A Tulsa high school teacher is suspended after he was accused of having a sexual relationship with a student. Tulsa Police arrested the Booker T Washington teacher Thursday night on several counts of sexual battery. Tulsa Public Schools put John Stinchcomb on paid suspension Friday.
Stinchcomb is the latest in a string of teachers accused of sexual misconduct with students. News on 6 reporter Ashli Sims did some digging to see whether this is a rising trend in Tulsa schools.
Brandi Smith was accused in 2003 of having sex with her 15-year-old student at Franklin Youth Academy. She pleaded guilty to second-degree rape and served a year in the Tulsa County jail.
Mingo Valley Christian School teacher William Cornell was found in a parked car with a 16-year-old student last year. In March, he also pleaded guilty to second-degree rape.
Paige Cramer resigned from Union Intermediate High School after she was accused of having sex with her teenage student. Broken Arrow Police say the investigation is ongoing, but she's yet to be arrested or charged.
Just a couple of weeks ago, Hale High School teacher Curtis Westbrook was also accused of having sex with a student. He has not been arrested or charged, but the district has started termination proceedings against him.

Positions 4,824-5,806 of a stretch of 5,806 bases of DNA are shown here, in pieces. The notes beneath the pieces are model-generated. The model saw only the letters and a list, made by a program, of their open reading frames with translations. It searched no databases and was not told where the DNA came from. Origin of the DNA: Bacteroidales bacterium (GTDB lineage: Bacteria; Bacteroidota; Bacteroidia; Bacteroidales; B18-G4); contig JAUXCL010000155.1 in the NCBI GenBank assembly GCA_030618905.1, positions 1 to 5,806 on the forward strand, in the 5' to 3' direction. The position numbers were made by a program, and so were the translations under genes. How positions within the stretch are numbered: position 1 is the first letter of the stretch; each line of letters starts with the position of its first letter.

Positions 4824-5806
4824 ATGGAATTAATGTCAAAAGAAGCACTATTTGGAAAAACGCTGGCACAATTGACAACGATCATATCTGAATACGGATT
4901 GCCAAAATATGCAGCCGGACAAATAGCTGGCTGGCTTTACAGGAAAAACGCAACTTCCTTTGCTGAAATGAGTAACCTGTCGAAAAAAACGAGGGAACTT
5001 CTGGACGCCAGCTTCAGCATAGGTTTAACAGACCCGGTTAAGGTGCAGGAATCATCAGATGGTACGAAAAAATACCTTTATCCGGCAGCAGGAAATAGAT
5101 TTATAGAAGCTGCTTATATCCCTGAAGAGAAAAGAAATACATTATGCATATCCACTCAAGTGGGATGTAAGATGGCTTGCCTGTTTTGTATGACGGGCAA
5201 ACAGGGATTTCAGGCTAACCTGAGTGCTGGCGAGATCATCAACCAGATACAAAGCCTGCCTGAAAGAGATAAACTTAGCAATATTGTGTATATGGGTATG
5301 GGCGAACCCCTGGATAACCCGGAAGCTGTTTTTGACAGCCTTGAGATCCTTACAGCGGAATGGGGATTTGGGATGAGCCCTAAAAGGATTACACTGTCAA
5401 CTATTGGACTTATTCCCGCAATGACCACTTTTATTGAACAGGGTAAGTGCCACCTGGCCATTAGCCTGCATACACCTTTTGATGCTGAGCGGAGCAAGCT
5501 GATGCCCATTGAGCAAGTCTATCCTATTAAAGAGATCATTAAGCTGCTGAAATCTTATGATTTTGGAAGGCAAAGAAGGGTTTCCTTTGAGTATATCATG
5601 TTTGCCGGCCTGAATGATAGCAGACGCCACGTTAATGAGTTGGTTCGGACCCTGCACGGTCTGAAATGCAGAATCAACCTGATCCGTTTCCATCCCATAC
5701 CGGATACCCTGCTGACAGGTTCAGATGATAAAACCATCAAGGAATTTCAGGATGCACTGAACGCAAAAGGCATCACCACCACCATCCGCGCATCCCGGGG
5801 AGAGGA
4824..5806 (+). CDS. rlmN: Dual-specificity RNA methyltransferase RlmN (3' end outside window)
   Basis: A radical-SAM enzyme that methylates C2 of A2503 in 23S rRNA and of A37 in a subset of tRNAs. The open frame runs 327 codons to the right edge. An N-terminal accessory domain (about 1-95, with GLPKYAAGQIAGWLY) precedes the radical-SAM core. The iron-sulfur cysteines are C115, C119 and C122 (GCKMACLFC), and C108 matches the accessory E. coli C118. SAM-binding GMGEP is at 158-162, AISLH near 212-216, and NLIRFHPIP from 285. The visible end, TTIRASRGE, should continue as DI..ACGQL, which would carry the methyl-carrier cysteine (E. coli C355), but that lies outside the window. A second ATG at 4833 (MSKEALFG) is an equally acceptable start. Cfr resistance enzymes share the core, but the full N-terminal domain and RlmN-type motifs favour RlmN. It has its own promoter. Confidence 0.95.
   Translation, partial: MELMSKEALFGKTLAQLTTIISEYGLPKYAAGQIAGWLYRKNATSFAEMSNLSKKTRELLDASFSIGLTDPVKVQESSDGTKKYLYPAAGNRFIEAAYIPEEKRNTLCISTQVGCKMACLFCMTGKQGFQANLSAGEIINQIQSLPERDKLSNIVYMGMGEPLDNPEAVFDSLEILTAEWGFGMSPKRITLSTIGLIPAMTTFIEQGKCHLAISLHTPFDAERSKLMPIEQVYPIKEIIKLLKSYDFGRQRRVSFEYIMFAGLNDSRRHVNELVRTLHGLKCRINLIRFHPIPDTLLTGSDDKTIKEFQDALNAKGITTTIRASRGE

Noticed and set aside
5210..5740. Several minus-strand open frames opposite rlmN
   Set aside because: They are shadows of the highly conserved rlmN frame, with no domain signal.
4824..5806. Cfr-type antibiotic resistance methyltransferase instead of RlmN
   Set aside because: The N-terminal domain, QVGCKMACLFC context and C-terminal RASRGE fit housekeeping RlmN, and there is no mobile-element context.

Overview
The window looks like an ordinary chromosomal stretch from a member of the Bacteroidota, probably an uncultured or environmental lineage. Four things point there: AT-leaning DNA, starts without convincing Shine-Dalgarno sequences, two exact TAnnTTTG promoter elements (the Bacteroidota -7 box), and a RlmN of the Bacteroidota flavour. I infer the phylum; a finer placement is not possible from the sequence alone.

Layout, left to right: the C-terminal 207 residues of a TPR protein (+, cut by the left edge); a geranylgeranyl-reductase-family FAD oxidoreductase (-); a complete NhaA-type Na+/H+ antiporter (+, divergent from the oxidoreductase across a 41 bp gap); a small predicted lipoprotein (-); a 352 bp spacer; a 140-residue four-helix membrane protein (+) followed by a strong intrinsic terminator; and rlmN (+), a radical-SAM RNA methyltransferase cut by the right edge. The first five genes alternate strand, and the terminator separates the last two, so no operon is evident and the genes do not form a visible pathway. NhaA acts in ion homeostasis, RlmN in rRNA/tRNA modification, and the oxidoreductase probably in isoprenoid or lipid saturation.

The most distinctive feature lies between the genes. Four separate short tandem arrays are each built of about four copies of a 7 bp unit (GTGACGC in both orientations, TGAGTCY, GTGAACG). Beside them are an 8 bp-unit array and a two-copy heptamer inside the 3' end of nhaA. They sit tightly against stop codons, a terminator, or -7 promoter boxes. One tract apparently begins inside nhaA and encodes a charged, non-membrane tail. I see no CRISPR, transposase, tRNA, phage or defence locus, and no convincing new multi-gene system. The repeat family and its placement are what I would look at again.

And now, a 16-year-old girl has made similar accusations against John Stinchcomb, a Booker T Washington photography teacher and soccer coach.
The accusations seem to be everywhere, but educators say it's really not happening as often as it seems. Steve Stockley with the Tulsa Classroom Teachers Association: "I'm very proud of the fact that there is a very small number about whom questions are even asked. And we do find out that in some cases they're false questions."
Stockley says these allegations whether they're proven true or false can be devastating. But he doesn't think it's happening more frequently. "Some things at one time that might have been covered up or pushed under the carpet, I think now are receiving public scrutiny. And it is not only the public's right to know, I think that morally we have the right to know if improprieties take place."
Tulsa Police Sgt. Kim Presley, Tulsa Police: "they're not as frequent as we would think that they are so much as they are so public."
In several of these cases the students involved are at least 16-years-old, which is the age of consent in Oklahoma.
Tulsa Police say if these accusations had been against any other adult, there would be no case. But because a teacher is considered by law to be in a position of power, sexual contact is a crime.